A little over a year ago, Mark Duvall, Principal at Beveridge & Diamond summarized the requirements of OSHA’s new Hazard Communication Standard for NAEM members.
As he described at that time, the new requirements incorporate the Globally Harmonized Standards (GHS) into the hazard communication requirements for the United States, moving us into alignment with the worldwide standards, and providing increased consistency across most worldwide locations for communicating the hazards of the materials used in the workplace.
Some countries, like Canada, have not yet adopted the GHS structure in their Workplace Hazardous Materials Information System (WHMIS), and have announced that an alignment with GHS that is several years away. Canada, like many other countries, is expected to have country-specific requirements that will mandate slight variations on the GHS themes. The US, while recognizing and adopting the GHS framework, has several agencies involved in hazard communications, each with their own rules including the Environmental Protection Agency and the Department of Transportation. This means that the Occupational Safety and Health Administration does not have the authority to require information on environmental or transportation regulatory information on the safety data sheet (SDS).
The first requirement in the U.S. is that workers need to be trained on the new GHS labels by December 1, 2013. As that deadline approaches, many vendors and other training organizations have reworked their offerings to provide the tools for that training. Among the key differences in the GHS system:
• Codified signal words that indicate the overall hazard of the material to the employee
• Codified hazard phrases that are based on quantifiable criteria
• Codified precautionary phrases to identify the precautions the employee must take to protect themselves
• New pictograms indicating the nature of the hazard presented by the material
The most confusing aspect of this change will be the adoption of the pictograms. The pictograms will be assigned to hazard categories and, along with the signal word, will identify at a glance the hazards of the material or mixture. The pictograms themselves will take some education; unlike the signal words ‘Danger’ and ‘Warning’, which capture the severity of the hazard in a single word, the pictograms are both difficult to comprehend and not necessarily related to the severity of the hazard presented.
The “heart-light” pictogram can indicate carcinogenicity or target organ effects, two very different levels of concern. The “skull and
crossbones” is used only for acute hazards. It could be argued that the “heart-light” pictogram may be of more concern than the more recognizable “skull and crossbones”.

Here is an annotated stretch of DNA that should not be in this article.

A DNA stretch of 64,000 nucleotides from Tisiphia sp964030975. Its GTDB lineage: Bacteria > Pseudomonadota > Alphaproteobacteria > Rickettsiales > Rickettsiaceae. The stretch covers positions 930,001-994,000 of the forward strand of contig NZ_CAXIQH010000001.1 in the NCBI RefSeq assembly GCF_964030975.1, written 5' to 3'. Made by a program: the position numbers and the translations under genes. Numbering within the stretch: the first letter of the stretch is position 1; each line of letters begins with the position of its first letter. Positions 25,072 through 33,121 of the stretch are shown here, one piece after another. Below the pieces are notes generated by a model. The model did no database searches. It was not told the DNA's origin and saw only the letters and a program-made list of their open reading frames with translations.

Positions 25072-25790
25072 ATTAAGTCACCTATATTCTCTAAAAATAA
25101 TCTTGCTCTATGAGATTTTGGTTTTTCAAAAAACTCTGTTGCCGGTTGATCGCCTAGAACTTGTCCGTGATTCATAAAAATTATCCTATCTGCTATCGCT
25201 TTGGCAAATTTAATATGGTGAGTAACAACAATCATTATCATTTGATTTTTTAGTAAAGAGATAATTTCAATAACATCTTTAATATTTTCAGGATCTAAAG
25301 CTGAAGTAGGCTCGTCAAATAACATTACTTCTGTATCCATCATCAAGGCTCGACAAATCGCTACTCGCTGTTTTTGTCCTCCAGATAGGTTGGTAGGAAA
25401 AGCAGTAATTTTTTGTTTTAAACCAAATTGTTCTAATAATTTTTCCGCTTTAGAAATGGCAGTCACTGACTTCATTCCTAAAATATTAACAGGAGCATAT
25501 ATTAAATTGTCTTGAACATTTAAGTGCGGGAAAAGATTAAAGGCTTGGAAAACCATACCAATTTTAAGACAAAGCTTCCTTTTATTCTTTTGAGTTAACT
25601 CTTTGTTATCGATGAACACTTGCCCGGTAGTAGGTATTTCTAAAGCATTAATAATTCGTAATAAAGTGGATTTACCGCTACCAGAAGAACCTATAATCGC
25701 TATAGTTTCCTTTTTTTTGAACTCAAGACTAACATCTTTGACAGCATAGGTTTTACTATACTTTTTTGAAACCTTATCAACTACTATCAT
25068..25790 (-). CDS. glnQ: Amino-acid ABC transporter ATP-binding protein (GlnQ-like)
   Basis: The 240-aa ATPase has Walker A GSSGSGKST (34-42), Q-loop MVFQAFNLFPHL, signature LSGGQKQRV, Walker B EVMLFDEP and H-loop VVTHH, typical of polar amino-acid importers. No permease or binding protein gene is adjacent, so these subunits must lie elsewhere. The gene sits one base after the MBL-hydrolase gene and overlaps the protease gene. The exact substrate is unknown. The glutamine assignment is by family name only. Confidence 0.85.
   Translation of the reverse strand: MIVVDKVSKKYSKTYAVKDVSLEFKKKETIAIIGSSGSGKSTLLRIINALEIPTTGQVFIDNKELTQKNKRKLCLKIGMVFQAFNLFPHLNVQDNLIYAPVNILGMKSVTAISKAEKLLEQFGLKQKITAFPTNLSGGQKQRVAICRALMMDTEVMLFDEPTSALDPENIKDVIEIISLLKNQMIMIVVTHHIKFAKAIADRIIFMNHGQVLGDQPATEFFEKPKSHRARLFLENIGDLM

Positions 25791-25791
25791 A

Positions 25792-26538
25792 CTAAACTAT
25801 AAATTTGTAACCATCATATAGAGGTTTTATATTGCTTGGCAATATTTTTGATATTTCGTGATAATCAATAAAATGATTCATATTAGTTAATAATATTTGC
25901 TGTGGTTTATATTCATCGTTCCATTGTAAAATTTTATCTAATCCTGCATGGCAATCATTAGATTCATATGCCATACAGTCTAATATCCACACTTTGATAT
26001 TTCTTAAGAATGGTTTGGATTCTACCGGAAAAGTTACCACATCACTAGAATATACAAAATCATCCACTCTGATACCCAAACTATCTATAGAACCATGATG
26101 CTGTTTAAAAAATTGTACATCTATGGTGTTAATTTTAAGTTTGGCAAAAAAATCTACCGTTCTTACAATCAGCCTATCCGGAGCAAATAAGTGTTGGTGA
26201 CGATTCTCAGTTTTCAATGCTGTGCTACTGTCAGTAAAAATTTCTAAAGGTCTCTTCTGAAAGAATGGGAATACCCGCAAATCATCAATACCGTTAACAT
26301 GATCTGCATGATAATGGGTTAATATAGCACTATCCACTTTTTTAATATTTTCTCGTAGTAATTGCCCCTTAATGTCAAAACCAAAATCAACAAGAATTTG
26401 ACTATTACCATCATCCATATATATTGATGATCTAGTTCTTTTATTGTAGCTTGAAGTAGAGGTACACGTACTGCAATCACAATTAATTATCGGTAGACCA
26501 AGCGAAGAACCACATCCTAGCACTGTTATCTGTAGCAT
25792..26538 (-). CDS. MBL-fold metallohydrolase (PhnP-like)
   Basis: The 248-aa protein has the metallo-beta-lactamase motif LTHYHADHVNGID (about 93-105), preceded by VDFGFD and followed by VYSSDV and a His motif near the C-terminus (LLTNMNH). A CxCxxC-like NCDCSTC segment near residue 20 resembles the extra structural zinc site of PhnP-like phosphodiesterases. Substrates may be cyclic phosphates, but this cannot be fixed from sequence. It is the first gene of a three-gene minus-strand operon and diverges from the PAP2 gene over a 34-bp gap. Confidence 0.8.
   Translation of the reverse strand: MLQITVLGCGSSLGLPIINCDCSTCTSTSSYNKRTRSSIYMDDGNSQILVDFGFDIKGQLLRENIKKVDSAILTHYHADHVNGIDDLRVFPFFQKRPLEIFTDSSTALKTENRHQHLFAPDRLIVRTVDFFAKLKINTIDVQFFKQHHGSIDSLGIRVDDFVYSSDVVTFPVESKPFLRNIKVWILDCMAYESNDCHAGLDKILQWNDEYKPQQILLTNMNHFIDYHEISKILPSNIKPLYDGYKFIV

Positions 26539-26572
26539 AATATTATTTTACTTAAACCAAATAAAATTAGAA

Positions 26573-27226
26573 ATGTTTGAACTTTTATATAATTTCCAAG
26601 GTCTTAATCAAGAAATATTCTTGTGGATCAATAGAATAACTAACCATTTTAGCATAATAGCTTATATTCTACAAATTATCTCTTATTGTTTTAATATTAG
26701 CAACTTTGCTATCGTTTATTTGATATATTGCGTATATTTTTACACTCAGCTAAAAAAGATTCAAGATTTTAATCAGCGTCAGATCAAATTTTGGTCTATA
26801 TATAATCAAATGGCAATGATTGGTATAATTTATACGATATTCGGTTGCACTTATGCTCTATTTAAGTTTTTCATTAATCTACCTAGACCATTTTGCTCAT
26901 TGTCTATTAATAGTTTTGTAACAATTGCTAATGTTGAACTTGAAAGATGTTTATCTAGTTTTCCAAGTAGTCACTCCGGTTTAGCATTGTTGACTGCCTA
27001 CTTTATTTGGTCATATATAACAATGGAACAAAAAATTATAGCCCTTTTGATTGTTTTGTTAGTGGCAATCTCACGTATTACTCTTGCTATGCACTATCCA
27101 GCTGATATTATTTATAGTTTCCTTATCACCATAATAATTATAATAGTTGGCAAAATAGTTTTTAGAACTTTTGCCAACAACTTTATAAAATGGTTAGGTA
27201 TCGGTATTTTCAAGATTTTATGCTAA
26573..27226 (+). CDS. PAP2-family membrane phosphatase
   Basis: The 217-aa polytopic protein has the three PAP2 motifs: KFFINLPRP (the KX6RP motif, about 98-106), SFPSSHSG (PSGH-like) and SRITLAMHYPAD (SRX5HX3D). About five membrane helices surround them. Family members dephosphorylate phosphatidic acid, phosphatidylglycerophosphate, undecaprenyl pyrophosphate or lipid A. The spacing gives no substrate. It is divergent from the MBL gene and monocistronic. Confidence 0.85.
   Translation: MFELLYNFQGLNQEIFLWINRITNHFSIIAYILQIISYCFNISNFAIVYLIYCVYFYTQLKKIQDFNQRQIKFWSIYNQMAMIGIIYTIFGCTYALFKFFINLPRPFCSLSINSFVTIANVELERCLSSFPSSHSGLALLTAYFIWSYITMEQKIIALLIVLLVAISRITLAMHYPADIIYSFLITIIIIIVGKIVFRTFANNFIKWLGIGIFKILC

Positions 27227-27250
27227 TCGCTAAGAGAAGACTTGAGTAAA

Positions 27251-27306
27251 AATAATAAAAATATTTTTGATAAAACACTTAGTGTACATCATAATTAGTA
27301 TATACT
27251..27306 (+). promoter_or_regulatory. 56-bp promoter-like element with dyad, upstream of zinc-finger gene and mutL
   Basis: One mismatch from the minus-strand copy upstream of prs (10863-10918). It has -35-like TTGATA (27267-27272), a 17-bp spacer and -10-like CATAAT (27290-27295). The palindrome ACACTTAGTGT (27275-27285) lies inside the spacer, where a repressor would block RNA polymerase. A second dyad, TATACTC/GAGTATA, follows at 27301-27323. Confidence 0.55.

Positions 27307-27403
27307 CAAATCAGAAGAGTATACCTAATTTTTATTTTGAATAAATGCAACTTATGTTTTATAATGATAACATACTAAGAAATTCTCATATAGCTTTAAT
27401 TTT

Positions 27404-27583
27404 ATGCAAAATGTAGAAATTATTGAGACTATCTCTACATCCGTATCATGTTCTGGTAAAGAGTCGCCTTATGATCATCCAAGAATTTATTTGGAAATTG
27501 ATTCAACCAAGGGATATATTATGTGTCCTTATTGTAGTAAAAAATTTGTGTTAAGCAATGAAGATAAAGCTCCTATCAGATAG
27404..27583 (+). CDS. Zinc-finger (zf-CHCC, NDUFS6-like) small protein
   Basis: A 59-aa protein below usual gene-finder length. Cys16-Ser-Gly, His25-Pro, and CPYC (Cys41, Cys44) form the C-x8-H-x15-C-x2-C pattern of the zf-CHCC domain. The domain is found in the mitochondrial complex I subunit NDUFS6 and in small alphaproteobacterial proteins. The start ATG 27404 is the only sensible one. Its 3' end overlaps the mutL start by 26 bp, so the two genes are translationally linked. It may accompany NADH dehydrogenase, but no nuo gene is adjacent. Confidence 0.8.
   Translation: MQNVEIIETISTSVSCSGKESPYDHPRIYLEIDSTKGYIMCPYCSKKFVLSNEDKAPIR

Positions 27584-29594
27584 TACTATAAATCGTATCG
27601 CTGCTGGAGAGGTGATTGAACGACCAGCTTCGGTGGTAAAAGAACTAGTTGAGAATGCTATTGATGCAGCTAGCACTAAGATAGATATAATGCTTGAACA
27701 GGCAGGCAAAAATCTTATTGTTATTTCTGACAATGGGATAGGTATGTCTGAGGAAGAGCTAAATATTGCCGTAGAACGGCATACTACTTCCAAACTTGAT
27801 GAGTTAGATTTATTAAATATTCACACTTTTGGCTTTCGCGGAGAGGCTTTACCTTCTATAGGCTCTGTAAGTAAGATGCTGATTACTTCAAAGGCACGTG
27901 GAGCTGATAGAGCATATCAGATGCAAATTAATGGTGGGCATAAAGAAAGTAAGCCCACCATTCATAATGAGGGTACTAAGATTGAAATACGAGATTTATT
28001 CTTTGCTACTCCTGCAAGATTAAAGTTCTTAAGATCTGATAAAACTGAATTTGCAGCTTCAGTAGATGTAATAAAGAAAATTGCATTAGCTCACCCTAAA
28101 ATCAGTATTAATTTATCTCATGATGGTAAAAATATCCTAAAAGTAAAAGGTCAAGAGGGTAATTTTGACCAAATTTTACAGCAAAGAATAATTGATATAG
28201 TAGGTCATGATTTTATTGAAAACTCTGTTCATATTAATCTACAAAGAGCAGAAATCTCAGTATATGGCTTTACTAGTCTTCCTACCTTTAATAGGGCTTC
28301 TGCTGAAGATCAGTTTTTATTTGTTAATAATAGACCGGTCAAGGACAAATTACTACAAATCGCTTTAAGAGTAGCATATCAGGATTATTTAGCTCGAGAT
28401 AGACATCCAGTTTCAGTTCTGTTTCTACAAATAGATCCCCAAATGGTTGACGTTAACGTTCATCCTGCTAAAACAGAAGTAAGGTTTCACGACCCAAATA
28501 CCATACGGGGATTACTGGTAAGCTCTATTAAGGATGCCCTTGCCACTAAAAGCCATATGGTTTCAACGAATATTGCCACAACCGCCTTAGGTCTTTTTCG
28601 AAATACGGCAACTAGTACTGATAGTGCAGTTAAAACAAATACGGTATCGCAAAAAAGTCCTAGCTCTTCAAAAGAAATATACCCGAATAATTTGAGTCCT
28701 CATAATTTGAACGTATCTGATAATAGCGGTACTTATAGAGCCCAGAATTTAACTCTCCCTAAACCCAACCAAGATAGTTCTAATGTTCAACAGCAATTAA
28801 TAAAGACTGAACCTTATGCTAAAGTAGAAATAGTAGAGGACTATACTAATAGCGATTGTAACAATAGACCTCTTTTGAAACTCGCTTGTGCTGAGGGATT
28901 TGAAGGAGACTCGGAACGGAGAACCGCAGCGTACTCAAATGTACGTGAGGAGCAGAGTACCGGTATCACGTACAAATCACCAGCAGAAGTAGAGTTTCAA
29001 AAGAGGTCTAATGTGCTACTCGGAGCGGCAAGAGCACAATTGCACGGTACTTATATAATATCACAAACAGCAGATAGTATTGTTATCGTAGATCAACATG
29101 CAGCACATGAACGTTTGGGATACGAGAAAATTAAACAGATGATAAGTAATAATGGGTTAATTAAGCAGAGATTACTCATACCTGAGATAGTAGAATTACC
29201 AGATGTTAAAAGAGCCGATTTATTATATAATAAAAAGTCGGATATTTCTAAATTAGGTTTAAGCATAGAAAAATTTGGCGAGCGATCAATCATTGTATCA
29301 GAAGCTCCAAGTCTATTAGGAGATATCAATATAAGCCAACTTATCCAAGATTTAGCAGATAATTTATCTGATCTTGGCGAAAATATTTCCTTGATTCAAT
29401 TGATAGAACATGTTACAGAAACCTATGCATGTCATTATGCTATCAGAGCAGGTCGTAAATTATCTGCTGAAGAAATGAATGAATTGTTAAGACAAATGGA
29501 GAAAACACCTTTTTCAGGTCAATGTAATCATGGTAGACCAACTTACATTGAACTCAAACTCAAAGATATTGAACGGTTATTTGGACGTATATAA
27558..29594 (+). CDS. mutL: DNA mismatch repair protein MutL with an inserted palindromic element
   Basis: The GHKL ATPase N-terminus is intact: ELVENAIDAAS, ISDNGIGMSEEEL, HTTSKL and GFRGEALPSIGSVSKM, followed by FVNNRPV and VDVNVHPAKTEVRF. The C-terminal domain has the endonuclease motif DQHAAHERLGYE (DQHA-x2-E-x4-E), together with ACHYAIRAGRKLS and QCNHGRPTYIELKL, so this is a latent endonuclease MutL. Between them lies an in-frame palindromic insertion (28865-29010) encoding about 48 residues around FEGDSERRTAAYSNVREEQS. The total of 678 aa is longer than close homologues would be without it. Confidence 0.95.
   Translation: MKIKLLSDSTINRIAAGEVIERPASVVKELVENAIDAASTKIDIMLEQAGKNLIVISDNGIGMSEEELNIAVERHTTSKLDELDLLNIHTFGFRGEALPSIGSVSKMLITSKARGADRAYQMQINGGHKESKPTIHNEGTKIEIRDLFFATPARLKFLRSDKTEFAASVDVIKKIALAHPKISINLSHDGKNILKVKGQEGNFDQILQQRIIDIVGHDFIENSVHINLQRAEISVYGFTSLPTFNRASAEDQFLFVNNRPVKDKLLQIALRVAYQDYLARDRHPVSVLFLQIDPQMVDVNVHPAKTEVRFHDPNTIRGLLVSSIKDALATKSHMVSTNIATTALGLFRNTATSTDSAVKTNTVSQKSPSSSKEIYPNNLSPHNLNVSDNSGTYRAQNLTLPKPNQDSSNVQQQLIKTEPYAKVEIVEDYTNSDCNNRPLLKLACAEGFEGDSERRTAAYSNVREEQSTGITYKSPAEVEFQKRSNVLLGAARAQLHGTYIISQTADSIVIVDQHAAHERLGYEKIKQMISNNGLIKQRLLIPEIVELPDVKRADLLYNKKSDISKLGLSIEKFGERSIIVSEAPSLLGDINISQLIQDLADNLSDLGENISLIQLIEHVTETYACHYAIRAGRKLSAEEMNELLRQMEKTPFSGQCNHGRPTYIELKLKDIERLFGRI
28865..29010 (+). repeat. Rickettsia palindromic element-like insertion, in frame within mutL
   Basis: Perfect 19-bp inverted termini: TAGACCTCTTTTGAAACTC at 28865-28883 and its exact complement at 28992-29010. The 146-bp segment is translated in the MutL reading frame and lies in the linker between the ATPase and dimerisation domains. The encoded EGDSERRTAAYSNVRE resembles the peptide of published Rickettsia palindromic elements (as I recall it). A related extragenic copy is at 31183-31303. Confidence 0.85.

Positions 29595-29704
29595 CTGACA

Once training is completed, some sort of reinforcement will also be required, since manufacturers and distributors of chemicals will not have to offer revised SDS documents until June of 2015. (OSHA has provided a good summary of the requirements for training on the website.)
Many methods and tools are available for training. Online training with built-in quizzes to demonstrate subject matter mastery can serve the dual purpose of providing the training in a palatable and often lighthearted way, which will encourage student learning, and providing documentation that the student has mastered the changes. Classroom training can deliver the same results, especially if a quiz is administered after the presentation.
However training is delivered, thorough documentation will be a requirement to demonstrate to OSHA that each affected worker has received the required training by the deadline. Hazard communication has always been one of the top regulations cited by OSHA inspectors, and with the new requirements, OSHA will no doubt be elevating it to number one.
In many ways, this standardization of the labeling and SDS requirements will be a great benefit to workers. A meaningful distinction will be available in the system to distinguish high hazards from less hazardous materials. A consistent classification schema will mean the same precautions are used throughout the world when describing the same hazard, benefitting organizations with global operations. The OSHA rule requires that materials or mixtures of hazardous materials without current standards are included in hazard statements, and that a meaningful SDS accompanies them.
Join us at the upcoming 2013 EHS Compliance Excellence Conference in Minneapolis to learn more!